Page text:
Good luck and keep us informed.
     
  17. rambler

    rambler Well-Known Member Supporter

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    Sounds like great advise & I agree with the general flow so far.

    Septic & well are _not_ grandfathered in around here, & can easily run $10,000 each or more. Sounds like you have that covered tho.

    Building on top of a landfill can be very tricky. I would be careful on assuming you can. The ground often is not stable. You may not be allowed to build on that location; if no codes the ground may continue to shift & wreck your building; determined folk can put a small fortune into deep pilings to make a foundation that won't wreck, but that likely isn't for you. Or, it might not be an issue at all - all settled in & stable.

    But something I'd consider, in case your heart is _set_ on building on top of the landfill.

    As others say, bid reasonably, & nothing there to scare you away from what you describe.

    --->Paul
     
  18. hisenthlay

    hisenthlay a.k.a. hyzenthlay

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    Well, just thought I'd post my update on this thread. The auction was today, and the property didn't sell! As the bidding was going on, people were staying pretty low on price (in my range!), and the auctioneer was pushing, and the seller finally revealed his rock bottom acceptable price, which was significantly more than I (or anyone else there) was willing to go. So, it ended with a "let's all think it over and stay in touch," and that was it. :shrug: After the auction, I told him what I thought I could go up to (which was more than the final auction price), and how much we liked it, but that we just can't do more than that, and that he should call us if he wanted to talk.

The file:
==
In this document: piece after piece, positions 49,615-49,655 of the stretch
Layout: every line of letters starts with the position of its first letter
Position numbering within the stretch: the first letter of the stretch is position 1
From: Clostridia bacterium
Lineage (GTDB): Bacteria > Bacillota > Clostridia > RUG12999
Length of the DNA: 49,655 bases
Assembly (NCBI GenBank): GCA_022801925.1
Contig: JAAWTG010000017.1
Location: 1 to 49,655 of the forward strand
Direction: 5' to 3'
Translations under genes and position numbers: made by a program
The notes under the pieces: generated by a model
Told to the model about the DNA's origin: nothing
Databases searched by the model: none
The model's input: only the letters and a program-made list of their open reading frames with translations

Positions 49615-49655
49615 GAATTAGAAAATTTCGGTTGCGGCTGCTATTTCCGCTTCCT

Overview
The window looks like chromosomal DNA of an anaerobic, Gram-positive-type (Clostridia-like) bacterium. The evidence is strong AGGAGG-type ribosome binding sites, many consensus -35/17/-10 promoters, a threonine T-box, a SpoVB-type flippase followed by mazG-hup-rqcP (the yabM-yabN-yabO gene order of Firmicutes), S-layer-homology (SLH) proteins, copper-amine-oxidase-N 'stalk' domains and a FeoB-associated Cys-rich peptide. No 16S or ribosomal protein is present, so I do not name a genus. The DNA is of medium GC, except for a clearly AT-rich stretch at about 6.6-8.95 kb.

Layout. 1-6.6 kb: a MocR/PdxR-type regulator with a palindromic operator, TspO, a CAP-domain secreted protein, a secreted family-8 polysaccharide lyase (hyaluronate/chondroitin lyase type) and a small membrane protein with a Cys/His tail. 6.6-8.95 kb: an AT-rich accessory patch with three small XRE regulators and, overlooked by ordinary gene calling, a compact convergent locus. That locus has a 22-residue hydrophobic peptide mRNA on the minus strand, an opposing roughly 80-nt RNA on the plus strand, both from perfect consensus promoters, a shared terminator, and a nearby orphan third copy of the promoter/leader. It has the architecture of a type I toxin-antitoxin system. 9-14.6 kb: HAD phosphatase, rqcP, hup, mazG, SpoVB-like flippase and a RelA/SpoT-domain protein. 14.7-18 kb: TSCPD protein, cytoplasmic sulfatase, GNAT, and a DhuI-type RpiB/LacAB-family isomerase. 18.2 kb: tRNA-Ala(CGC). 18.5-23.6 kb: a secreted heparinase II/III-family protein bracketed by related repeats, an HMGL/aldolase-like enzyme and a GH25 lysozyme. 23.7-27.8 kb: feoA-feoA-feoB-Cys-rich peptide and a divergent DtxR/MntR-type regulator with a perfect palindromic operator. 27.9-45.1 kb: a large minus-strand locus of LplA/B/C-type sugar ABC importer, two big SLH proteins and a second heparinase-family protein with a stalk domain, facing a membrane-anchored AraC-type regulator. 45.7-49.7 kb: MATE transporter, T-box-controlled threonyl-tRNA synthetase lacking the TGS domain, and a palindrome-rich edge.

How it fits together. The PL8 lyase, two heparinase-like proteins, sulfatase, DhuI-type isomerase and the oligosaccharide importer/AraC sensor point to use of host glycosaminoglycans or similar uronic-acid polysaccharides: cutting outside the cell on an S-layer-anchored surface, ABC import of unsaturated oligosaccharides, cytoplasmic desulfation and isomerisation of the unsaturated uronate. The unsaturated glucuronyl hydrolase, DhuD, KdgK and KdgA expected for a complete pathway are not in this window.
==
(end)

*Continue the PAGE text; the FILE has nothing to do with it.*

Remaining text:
The one biggest twist is that developers DID show up, but said that they were only interested in buying his property if their deal went through on the larger acreage next door, in which case they would want his property for easier access to the development. They said they'd pay above his minimum price in cash if they wanted it. But here's the thing--I talked to the county development office, and the woman there said that there's been a lot of trouble developing there because it's so steep and prone to landslides, and they're having trouble even putting city water and sewage in. So if that doesn't go through, the seller will be back to the prices that individuals are willing to pay, and maybe we'll have a shot again! You never know.... :shrug:

    Thanks for all your help--you were all so informative and I really do appreciate it. At the very least, this has been a great learning experience for me, and I'm all the more ready to jump next time!
     
  19. fin29

    fin29 Well-Known Member

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    It's usually best to not buy at your first auction--especially real estate--so I think you've gained more with this experience than you would have had you actually won the bidding. Congratulations on your self-control. :)